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Why it is not advised (in a best pratice meaning) to manage all the exceptions of a system from the entry point.

class Program
        static void Main(string[] args)
                 [...]//all the program stuff
              }catch(Exception ex)

edit : in a second point does it change something for the performance?

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Who says it's not advised? In many circumstances that's as reasonable a design as any, i.e. log the exception then crash. – Greg Beech Oct 5 '12 at 8:21
Won't work for threads. No granularity in handling the exception. – spender Oct 5 '12 at 8:21
Here's a great read on exception handling for different 'kinds' of exceptions:… – jeroenh Oct 5 '12 at 8:26
@jeroenh thanks for the link, you're right it's a great read – Christophe Debove Oct 5 '12 at 8:51
up vote 5 down vote accepted

It's not advised in the meaning that you should catch exceptions in places where you can actually handle them in a useful way.

If there is nothing you can do about the exception but crash, your solution works, but consider for example a missing file giving you an exception. Would you rather handle it with a dialog in the "OpenFile" method (or in this case maybe the part of the method where you open the file) and possibly give the user a chance to browse to where the file is before proceeding, or would you rather have it throw back to main and have no real option except "log and crash"?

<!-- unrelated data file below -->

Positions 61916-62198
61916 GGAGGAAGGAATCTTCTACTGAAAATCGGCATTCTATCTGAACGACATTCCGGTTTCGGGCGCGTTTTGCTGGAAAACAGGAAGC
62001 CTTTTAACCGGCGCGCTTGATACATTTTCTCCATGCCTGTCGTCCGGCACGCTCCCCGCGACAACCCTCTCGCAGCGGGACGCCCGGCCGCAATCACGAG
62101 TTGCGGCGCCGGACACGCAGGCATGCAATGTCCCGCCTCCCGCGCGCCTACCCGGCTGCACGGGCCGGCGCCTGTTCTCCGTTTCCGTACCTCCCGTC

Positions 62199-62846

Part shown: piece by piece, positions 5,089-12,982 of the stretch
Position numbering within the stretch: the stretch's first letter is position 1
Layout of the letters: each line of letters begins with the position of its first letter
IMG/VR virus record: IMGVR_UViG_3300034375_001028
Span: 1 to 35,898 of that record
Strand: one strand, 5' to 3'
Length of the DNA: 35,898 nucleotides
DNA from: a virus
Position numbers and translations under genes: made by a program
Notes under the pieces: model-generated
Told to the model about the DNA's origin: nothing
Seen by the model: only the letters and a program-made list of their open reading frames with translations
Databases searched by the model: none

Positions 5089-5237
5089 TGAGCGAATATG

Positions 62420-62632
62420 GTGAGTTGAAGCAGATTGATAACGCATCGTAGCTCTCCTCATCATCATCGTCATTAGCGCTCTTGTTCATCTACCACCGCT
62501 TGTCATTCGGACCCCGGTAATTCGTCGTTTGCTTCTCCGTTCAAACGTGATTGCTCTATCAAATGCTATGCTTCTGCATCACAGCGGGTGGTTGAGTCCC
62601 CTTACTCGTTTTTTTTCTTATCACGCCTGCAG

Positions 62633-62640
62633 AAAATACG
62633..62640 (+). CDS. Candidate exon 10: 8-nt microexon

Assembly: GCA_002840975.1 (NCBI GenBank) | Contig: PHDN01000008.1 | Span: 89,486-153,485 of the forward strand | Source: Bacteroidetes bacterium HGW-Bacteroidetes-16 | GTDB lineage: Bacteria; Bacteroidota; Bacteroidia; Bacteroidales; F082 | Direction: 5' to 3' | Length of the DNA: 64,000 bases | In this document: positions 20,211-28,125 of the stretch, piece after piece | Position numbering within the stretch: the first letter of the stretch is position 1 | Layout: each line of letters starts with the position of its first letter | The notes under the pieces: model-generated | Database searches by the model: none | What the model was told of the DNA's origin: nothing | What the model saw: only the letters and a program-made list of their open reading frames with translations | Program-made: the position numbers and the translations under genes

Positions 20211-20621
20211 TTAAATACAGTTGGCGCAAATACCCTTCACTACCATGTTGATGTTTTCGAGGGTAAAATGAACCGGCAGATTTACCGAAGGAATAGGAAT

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This approach:

  • Doesn't emphasise catching expected exceptions in the right place, i.e. where they can be dealt with in the same context that they happened.
  • Won't catch an exception on another thread, so it won't work in a mutli-thread environment.
  • Won't catch many Windows Forms exceptions, as they're intercepted by the .NET Framework.
  • Swallows every exception, except when the process is corrupted. This isn't a good approach because you shouldn't swallow an exception when you don't understand it.

A better approach is to catch expected exceptions in the context-specific method, where the most knowledge is available for them to be handled properly. To catch unexpected exceptions, your Main method might look something like this:

// Event handler for handling all UI thread exceptions.
Application.ThreadException += 
    new ThreadExceptionEventHandler(App_UiThreadException);

// Force all Windows Forms errors to go through our handler.
// NB In .NET 4, this doesn't apply when the process state is corrupted.

// Event handler for handling all non-UI thread exceptions. 
AppDomain.CurrentDomain.UnhandledException += new 

// Run the application. 
share|improve this answer
good approach, better than mine to unexpected exceptions. – Christophe Debove Oct 8 '12 at 8:20

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